Dolores Gadd Onesko joined the Army in 1950, just after her graduation from German Township High School and at the start of the Korean War.

“I’m very proud of it,’’ Onesko, 88, a native of Ralph, German Township who now lives in Penncraft, Luzerne Township, said of her service.

So are members of George Marshall AMVETS Post 103 Ladies Auxiliary, who honored Onesko with a plaque just in time for Veterans Day.

“With great pleasure, we decided to do something for this young lady,’’ smiled Brenda Moats, of Georges Township, auxiliary president, during the Nov. 4 ceremony at the Hopwood post.

Moats shared Onesko’s military record and life after the war, then called her up and read the words on the plaque, echoing their sentiment, “We would like to thank you for your service.’’

Surrounded by family, Onesko expressed her appreciation.

“I want to thank everybody for this beautiful plaque and for honoring me,’’ Onesko said. “The Korean War is the forgotten war. I’m glad somebody remembers.’’

The Army News Service reported during a 60th anniversary observance, “When President Harry S. Truman ordered U.S. forces into Korea in 1950, the entire complement of women in the armed services numbered just 22,000, of which nearly 7,000 served in the health care professions. The remainder held line assignments throughout the service branches.’’

Today, more than 2 million men and women serve in the military - about 16 percent of them women.

Onesko entered the Army with her future husband, George Robert Onesko Sr., who lived three houses down from her in Ralph.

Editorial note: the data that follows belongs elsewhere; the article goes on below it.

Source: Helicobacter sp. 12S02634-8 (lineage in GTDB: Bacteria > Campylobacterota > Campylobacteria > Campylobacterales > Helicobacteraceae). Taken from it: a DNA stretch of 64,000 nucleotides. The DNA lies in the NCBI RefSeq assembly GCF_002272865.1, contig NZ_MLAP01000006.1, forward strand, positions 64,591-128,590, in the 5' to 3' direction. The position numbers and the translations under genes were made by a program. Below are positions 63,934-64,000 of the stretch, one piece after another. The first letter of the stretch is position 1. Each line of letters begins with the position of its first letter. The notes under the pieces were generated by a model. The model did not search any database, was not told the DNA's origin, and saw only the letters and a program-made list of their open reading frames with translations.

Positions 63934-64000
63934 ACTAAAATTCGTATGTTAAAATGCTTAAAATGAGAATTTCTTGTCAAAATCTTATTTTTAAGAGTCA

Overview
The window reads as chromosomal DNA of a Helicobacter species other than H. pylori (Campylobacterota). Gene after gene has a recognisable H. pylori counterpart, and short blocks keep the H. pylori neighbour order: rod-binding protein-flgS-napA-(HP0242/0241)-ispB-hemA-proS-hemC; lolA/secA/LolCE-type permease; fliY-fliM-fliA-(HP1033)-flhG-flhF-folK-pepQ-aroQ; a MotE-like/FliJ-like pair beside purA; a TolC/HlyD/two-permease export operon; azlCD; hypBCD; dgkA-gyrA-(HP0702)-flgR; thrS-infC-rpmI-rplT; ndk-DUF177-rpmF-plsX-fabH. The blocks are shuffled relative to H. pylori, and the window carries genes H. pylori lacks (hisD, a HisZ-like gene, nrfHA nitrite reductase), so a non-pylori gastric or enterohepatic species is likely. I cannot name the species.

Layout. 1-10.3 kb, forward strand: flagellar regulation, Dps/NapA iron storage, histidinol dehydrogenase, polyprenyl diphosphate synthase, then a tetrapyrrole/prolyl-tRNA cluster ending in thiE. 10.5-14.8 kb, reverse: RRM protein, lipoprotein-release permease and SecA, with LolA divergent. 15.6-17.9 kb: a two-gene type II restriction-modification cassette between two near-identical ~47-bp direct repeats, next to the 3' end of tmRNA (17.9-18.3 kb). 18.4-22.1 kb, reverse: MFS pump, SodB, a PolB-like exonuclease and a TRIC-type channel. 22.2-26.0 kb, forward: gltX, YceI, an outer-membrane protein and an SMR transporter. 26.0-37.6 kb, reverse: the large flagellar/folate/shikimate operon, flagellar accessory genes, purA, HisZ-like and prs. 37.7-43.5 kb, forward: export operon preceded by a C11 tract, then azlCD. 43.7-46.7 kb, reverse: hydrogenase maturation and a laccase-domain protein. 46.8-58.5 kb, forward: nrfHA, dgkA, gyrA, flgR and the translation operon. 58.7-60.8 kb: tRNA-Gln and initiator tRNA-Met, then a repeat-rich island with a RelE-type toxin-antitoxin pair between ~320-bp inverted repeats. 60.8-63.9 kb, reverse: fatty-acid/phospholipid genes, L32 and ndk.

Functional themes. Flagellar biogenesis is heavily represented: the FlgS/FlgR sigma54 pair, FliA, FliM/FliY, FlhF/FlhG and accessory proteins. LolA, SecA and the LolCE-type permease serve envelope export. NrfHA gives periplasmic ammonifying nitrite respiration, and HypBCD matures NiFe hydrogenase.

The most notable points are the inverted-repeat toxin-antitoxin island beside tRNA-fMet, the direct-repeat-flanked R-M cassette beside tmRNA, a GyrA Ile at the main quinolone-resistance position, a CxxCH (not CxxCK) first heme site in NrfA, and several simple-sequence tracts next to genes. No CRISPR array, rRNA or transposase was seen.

“They grew up together,’’ said her son Michael Onesko, with whom she makes her home. “He went to the Army and then she signed up.’’

The couple didn’t serve together. George was sent to Fort Campbell, Kentucky, and trained as a paratrooper while Dolores was sent to basic training in Petersburg, Virginia where she became part of a Hollywood movie called “Never Wave at a WAC’’ that starred Rosalind Russell and Marie Wilson. The term WAC refers to Women’s Army Corps, which was started during World War II and abolished in 1978 when women were fully integrated into the Army.

“I was in a military justice class with Rosalind Russell and on the rifle range with Marie Wilson,’’ Onesko remembered of the film.

After training, Onesko was assigned to Fort Dix, New Jersey, where she worked as a secretary and then to Valley Forge Hospital in Pennsylvania which treated wounded from Korea. Onesko received an honorable discharge with the rank of private first class in 1952.

The couple married Nov. 13, 1954 and made their home in Thompson 1, Redstone Township. He worked as a school teacher and she as a unit clerk at Brownsville General Hospital. They had eight children and were married 43 years before George died in 1997. Onesko now has 17 grandchildren and four great-grandchildren.

Guests at the ceremony included Onesko’s sister Deborah Kula, of Uniontown, former state representative.

Kula explained to the crowd that Onesko is the oldest of seven children and noted, “I was three years old, probably four when she came home. I remember we lived at Ralph and standing at the living room window as she was in her uniform walking down the street and crying my eyes out because she was like my second mom. And she looks exactly like my mom. In 2001, she became the matriarch of the Gadd family. She’s our godsend.’’

Michael Onesko also offered the family’s gratitude.

“Thanks to all our veterans and thanks to you for everything you do for veterans,’’ Michael said to the auxiliary. “We appreciate it.’’

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